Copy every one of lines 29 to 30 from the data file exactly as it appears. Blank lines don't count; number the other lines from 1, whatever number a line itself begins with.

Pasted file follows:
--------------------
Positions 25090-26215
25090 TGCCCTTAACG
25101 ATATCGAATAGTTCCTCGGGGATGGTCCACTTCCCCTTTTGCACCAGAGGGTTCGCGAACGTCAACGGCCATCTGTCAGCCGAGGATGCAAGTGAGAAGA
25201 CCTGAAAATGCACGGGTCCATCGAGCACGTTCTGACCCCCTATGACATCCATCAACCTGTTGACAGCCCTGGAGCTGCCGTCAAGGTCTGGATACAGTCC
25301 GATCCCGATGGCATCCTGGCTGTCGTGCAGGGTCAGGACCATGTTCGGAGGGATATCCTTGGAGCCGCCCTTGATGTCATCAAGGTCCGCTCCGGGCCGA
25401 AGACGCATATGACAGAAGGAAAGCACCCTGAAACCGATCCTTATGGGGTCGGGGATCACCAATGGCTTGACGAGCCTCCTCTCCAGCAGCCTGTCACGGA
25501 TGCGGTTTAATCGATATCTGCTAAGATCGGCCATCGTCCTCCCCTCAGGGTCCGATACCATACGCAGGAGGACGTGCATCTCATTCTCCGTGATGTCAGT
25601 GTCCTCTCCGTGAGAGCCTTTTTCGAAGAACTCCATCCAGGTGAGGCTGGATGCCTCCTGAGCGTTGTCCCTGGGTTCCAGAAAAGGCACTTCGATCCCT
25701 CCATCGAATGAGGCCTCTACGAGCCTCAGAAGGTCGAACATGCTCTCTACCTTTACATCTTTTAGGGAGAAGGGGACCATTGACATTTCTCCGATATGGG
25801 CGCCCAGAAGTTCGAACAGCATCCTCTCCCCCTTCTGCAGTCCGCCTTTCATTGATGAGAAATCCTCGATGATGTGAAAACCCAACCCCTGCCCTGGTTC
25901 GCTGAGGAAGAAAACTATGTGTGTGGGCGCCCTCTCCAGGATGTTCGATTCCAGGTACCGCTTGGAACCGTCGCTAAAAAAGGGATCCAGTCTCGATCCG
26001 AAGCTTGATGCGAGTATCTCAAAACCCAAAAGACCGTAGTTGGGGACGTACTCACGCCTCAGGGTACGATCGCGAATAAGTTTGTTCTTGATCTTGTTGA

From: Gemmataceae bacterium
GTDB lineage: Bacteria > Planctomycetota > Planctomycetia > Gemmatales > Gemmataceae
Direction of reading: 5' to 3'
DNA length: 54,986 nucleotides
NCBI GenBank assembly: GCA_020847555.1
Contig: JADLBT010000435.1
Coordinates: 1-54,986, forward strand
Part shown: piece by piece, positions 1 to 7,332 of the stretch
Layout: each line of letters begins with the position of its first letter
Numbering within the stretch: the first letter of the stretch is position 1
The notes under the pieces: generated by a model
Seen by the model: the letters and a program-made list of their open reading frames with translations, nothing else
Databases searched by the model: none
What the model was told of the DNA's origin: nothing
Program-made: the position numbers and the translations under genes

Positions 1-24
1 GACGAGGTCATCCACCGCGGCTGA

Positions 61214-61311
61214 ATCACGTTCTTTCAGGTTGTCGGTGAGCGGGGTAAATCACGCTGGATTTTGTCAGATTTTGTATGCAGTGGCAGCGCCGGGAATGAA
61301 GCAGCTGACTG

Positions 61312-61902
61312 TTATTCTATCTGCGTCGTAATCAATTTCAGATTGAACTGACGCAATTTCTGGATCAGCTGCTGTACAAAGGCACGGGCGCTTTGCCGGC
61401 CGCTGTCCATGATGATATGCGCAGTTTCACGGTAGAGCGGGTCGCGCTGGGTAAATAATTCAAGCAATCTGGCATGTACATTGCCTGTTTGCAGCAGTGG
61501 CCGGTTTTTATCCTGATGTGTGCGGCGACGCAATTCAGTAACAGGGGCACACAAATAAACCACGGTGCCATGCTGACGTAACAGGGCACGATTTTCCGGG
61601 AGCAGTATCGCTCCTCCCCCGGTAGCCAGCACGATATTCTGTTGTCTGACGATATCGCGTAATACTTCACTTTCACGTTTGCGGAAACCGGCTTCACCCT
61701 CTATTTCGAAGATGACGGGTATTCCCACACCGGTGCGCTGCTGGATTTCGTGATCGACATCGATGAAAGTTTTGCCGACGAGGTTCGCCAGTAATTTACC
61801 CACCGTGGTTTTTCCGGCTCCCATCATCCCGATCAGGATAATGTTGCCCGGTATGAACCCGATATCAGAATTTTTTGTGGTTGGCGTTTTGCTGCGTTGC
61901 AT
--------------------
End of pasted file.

1 GACGAGGTCATCCACCGCGGCTGA

Positions 61214-61311